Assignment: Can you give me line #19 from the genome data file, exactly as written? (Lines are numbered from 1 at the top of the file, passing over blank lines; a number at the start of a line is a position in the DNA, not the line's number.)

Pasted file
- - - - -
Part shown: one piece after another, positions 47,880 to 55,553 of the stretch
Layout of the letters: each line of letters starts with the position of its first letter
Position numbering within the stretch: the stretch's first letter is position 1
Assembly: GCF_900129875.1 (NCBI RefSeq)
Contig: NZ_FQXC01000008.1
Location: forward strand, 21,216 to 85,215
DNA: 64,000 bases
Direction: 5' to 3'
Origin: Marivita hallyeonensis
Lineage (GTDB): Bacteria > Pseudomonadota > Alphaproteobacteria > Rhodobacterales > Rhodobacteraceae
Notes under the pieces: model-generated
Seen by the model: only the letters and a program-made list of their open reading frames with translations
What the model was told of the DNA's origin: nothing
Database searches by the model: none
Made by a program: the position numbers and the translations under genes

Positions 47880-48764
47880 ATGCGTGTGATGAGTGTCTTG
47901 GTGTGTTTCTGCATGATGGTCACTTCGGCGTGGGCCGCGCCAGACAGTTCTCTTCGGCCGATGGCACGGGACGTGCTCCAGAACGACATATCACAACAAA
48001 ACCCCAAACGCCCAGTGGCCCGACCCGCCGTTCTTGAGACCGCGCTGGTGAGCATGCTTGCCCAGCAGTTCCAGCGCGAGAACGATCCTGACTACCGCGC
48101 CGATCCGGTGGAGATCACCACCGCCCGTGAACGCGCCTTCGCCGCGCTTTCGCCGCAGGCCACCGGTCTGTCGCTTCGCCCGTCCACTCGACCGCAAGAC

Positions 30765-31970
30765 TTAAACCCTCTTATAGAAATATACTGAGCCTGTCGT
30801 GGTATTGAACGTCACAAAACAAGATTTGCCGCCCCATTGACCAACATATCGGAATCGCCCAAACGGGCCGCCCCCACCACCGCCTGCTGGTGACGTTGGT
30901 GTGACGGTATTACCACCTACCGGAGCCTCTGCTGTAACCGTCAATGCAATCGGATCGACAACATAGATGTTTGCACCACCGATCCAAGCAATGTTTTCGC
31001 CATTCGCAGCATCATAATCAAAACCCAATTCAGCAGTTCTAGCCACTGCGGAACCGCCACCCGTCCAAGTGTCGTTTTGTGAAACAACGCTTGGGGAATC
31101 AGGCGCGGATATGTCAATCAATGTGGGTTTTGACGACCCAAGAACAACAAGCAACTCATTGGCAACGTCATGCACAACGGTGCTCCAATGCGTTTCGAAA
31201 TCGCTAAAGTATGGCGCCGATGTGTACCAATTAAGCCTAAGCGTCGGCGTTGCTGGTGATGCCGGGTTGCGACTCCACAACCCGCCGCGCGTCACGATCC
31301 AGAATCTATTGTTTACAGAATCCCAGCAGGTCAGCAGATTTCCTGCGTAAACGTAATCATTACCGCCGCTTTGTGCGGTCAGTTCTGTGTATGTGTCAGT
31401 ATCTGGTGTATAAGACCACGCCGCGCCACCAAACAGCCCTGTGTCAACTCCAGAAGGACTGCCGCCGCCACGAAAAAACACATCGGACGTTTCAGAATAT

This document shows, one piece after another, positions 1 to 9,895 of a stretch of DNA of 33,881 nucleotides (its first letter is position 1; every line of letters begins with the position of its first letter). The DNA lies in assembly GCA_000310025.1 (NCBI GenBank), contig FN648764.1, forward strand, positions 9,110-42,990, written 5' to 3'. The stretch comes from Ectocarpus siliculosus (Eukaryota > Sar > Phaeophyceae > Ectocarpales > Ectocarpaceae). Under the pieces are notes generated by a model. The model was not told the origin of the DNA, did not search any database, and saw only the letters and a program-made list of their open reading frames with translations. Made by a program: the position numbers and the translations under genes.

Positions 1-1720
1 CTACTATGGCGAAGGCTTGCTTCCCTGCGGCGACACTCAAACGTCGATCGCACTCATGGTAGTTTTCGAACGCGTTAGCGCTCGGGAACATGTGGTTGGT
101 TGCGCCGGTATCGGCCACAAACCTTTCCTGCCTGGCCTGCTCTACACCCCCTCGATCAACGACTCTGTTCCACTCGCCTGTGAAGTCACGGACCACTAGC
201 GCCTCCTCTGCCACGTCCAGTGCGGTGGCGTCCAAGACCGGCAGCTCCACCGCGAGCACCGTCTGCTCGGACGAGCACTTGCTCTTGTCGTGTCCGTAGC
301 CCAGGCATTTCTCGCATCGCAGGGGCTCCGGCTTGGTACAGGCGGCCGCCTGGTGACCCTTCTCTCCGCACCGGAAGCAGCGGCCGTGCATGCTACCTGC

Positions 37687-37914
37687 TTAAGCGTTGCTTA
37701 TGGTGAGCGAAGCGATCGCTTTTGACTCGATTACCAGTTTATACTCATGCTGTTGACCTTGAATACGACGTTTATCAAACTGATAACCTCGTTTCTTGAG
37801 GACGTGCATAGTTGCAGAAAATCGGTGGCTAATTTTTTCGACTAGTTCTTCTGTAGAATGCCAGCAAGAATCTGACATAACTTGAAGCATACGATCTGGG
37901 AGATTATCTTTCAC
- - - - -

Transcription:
48001 ACCCCAAACGCCCAGTGGCCCGACCCGCCGTTCTTGAGACCGCGCTGGTGAGCATGCTTGCCCAGCAGTTCCAGCGCGAGAACGATCCTGACTACCGCGC